Home advantage also proved decisive in 1978 as Argentina ended their long wait for World Cup success with Mario Kempes scoring twice in a 3-1 win over the Netherlands in the final which went to extra time. For some however, the tournament was tainted, offering apparent legitimacy to the country’s oppressive military regime.
Italy ended their long wait for a third title winning the 1982 tournament in Spain. Here they recovered from a slow start to beat favorites Brazil in a thrilling second-round match in which striker Paolo Rossi scored a hat-trick on his way to winning the top scorer’s Golden Boot.
West Germany were the Italians’ opponents in the final, though their passage was marred by a semi final penalties victory over France, principally remembered for a horrendous challenge by West German goalkeeper Harald Schumacher on Patrick Battiston which left the Frenchman unconscious. In the final Rossi opened the scoring in Italy’s 3-1 win.
The 1986 tournament in Mexico belonged to Diego Maradona, whose individual brilliance carried Argentina to victory virtually single-handedly – literally in the case of his notorious “Hand of God” goal against England.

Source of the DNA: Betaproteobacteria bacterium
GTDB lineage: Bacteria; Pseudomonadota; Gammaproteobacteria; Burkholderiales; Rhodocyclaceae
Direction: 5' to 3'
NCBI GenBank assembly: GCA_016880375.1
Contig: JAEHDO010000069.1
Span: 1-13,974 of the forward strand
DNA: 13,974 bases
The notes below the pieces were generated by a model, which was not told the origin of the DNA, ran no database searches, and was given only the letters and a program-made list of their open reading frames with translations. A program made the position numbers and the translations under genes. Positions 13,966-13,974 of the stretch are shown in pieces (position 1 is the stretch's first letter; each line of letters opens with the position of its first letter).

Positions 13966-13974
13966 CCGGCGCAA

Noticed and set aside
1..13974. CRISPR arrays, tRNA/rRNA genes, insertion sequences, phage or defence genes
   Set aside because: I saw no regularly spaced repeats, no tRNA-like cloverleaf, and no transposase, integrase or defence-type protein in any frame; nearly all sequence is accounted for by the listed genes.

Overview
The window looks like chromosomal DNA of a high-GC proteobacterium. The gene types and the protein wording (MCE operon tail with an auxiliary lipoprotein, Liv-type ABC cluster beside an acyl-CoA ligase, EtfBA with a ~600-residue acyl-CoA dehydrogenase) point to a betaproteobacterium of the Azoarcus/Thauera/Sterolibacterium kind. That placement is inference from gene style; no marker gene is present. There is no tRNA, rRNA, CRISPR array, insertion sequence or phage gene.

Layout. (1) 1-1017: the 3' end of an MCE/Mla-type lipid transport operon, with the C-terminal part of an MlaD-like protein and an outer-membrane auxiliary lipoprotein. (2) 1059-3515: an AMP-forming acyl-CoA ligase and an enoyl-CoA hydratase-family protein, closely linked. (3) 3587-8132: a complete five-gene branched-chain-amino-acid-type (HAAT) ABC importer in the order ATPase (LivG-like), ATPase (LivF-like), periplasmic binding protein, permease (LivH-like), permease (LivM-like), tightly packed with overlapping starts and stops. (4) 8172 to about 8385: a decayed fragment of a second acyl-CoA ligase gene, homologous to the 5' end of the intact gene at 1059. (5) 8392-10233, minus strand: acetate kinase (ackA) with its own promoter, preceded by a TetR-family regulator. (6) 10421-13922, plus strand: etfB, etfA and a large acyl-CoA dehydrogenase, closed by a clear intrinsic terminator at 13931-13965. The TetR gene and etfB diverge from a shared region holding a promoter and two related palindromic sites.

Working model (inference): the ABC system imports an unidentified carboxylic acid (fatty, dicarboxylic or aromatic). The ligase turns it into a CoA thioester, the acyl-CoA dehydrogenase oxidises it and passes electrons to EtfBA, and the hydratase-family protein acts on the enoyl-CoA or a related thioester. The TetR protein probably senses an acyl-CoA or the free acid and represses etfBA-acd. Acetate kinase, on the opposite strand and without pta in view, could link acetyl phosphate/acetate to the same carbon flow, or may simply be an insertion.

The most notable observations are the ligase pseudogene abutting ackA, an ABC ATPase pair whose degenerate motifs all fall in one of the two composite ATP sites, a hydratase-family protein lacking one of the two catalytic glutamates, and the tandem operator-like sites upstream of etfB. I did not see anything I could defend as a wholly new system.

Maradona’s second goal of that match, a waltzing solo run from inside his own half, confirmed him as football’s greatest talent since Pele, and not even a West German fightback from two goals down in the final could prevent Argentina being crowned champions as 3-2 winners.
The 1990 tournament in Italy opened with a stunning upset as Cameroon beat the holders Argentina 1-0 in a brutal performance, which saw them end the game with nine men. Argentina regrouped to advance to their second consecutive final, setting up a rematch of the 1986 final against West Germany. This time the West German’s, who were the tournament’s most impressive side, came out on top, winning 1-0 in a World Cup final best forgotten.
Maradona’s last World Cup, in the U.S. in 1994, ended in disgrace as he failed a drugs test. Colombia went into the competition as group favorites but their participation ended with an early elimination and the tragic murder back in Columbia of defender Andres Escobar, the scorer of a critical own-goal which ended their chances.
That left Brazil, led by Romario, to carry the South American challenge, while Italian Roberto Baggio hauled his team through the knockout stages with a trio of match-winning performances against Nigeria, Spain and Bulgaria.